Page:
Now I’m not by nature a patient person. I hate red lights. I tell the microwave to “Hurry up!” I tap my foot impatiently at the coffee pot. And when my laptop drags, and it does it a lot, I get very aggravated. But I’m learning to be more patient and my teacher is my granddaughter. She is in the “I want to do it myself” stage, and so I wait while she fumbles with her shoes and slowly climbs into her car seat and takes forever to do the things that I could do in a matter of minutes. I wait because that is how she learns, and it’s how you and I learn too.

We learn that God is trustworthy and faithful. We learn that He is good and kind. We learn that He is mighty and perfect in all His ways. And we learn most of all that He loves us. And that is why we can wait for Him. Beloved, do you have faith in God? Then be patient.

Child of the King

The Queen knew that her people were in danger and only the king – her husband – could undo the evil plan against them. But no one dared to approach the throne without a summons. Not even Esther. If she did, and it displeased him, she would be put to death. It was a risky proposition, but it was necessary. She prepared herself and put on her royal robes and when the king saw her standing in the court, he welcomed her. Esther’s bravery (and her God) saved the lives of all the Jews in Persia.

I’ve often envisioned myself standing outside the doors of God’s throne room, my heart hammering in my chest. I see myself dressed, not in royal robes, but in the torn, tattered rags of my sinfulness. I come with a heavy burden and a desperate need that is almost always the result of my own sin and foolishness. Do I dare push open that door and approach the holy and pure God of heaven and earth?

According to Hebrews 4:16, that is exactly what I am invited to do. The author said, “Let us then approach the throne of grace with confidence, so that we may receive mercy and find grace to help us in our time of need” (Heb 4:16). With these shakey knees? Yes. Because the confidence I have to come before God isn’t something inside of me, but it is because I am accepted in the blood of Jesus. While I see myself clothed in dirty rags, God sees me clothed in the righteousness of Christ. I see the mud of the world clinging to my hands, but God sees the “clean hands and pure heart” (Ps 24:4) of one who has been redeemed by His Son and cleansed from sin. I may see myself as a stumbling, sinful woman, but He sees me as His beloved child. Imagine that. I am a child of the King of the universe. Timothy Keller said: “The only person that dares wake up the king at 3:00 a.m. for a glass of water is his child. We have that kind of access.”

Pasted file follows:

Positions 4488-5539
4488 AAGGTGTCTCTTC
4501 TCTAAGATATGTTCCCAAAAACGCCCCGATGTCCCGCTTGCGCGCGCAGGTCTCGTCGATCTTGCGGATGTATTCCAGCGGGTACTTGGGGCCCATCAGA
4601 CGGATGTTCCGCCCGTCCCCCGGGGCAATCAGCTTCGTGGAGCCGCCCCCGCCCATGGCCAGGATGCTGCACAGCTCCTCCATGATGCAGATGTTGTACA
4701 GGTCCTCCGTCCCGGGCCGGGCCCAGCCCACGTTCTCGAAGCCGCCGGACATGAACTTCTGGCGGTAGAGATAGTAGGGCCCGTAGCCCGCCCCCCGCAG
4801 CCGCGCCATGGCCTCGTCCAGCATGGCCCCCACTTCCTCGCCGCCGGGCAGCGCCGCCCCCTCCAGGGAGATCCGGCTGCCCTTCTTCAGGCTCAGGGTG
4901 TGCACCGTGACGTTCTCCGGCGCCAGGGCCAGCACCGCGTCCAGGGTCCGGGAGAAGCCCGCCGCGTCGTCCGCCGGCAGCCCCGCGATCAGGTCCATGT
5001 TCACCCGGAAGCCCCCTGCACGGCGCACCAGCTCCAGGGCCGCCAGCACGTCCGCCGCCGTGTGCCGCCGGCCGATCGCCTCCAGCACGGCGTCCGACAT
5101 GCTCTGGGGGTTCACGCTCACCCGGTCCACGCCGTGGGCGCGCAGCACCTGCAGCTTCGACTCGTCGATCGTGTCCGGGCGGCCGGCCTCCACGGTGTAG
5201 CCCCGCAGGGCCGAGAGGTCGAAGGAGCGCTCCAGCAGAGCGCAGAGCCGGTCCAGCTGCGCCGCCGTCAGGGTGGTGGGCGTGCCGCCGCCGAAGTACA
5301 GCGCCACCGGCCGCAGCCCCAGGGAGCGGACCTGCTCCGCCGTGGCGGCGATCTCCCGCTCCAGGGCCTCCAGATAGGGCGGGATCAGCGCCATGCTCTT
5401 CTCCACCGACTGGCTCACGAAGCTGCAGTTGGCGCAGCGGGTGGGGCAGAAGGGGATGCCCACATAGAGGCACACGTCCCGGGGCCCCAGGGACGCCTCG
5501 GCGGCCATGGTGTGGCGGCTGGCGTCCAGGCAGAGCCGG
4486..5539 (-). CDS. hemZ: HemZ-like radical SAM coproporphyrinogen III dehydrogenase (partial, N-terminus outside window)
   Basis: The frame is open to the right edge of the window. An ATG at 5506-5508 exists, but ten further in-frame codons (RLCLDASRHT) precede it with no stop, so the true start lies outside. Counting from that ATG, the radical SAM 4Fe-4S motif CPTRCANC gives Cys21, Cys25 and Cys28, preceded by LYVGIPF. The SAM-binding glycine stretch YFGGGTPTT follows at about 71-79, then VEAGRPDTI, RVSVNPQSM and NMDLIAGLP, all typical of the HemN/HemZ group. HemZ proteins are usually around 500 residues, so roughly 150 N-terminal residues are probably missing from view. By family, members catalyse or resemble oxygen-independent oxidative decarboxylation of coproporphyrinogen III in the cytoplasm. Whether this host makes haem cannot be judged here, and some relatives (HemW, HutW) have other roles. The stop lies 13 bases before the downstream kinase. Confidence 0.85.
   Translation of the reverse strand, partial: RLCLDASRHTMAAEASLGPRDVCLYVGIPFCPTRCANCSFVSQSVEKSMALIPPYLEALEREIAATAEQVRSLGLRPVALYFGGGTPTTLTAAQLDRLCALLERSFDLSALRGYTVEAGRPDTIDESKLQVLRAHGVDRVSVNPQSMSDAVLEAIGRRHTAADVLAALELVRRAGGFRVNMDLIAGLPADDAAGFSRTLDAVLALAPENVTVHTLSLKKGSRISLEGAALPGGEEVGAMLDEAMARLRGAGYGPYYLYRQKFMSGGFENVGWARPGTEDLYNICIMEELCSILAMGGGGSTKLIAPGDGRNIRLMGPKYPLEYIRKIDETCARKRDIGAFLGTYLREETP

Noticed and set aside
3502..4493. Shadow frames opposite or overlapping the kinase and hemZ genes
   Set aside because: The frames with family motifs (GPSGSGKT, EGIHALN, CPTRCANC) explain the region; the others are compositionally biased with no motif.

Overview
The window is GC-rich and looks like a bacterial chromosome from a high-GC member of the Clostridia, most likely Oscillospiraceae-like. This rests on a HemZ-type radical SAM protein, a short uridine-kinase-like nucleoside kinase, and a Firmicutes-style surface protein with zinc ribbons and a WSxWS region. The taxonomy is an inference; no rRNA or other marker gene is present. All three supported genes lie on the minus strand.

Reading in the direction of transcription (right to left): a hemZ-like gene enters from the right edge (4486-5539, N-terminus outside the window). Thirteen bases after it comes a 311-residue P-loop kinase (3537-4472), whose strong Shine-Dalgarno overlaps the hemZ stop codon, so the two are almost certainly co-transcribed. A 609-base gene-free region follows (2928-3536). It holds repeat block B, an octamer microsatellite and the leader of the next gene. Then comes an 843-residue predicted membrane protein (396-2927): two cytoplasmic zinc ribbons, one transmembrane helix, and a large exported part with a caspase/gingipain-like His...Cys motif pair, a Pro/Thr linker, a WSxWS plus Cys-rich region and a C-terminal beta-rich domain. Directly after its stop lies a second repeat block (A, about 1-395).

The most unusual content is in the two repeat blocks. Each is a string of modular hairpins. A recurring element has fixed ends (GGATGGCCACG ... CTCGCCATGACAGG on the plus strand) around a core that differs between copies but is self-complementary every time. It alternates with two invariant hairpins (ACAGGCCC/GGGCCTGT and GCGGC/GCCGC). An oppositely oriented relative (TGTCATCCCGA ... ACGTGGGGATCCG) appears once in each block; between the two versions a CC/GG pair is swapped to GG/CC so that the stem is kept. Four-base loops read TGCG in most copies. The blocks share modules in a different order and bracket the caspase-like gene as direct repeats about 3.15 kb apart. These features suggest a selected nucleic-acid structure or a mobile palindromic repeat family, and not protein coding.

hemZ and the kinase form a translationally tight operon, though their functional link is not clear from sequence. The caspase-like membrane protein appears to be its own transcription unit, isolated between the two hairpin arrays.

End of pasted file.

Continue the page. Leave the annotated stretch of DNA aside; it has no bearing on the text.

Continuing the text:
What do you need today? Encouragement? Hope? Provision? Healing? Help? Forgiveness? Peace? Joy? Your broken heart mended? Beloved, lift up your head and step into your Father’s presence. He will not only receive you but He will throw open His arms wide to you. That’s His promise. That’s your confidence. That’s your place as a child of God.

Show Them You Love Them

I prayed for someone dear to me: “Jesus, he needs You. His life is such a mess. He is so angry and he makes so many foolish choices. Lord, he just needs You to straighten his life out.”

Very quickly the impression came upon my heart, “He needs Me for salvation not just to change his behavior. He needs me for eternal life, not for a better life.”

Paul declared, ” . . . but we preach Christ crucified . . .” (1 Cor. 1:23). But are we? Are we preaching the Gospel – or “Your best life now?” Are we concerned because our loved ones are making wrong decisions or because they are heading in the wrong direction? Are we telling them they need to “straighten up” – or they need salvation? This one hits home for me: Are we praying for our sons and daughters and grandchildren to behave or be saved? Do we want an easier relationship with them or a right relationship with God? Are we offended by their language or grieved because they are lost? Let’s branch out wider: Are we praying for revival in our nation because we don’t like the way it’s being run or because people are lost and bound for hell?

Maybe the reason evangelism is waning is because we are not drawing lost souls to Jesus, we’re telling people to change their ways. We are preaching a “gospel” of behavior modification, not salvation and eternal life. And maybe that’s the reason so many reject the message – in their estimation, they are behaving just fine thank you. But Jesus didn’t die so that we would be better people – He died so that we would be saved people – redeemed sinners bound for heaven.

At the heart of the Gospel is the honest truth that we are all condemned sinners separated from God and destined for hell, not because of our behavior but because of the sin nature we inherited from Adam and Eve. Jesus – the Son of God – shed His blood to cleanse us of our sin nature – and make us acceptable to God. That is the Gospel.

Your lost loved ones need a Savior, not a divine life coach. Beloved, what will you tell them about Jesus?

Scars

“I was afraid if you saw it, you would run away. I thought if you ever knew you wouldn’t want me anymore” Those are the words of the sweet heroine in a book I read years ago. The bride is crying to her groom because she has revealed an ugly scar on her back from a childhood of abuse. Her husband draws her closer and assures her that this slight imperfection does not diminish his love for her, but makes him want to protect her from further harm. The scene is endearing, but the girl’s words stuck with me. “If you ever knew . . .”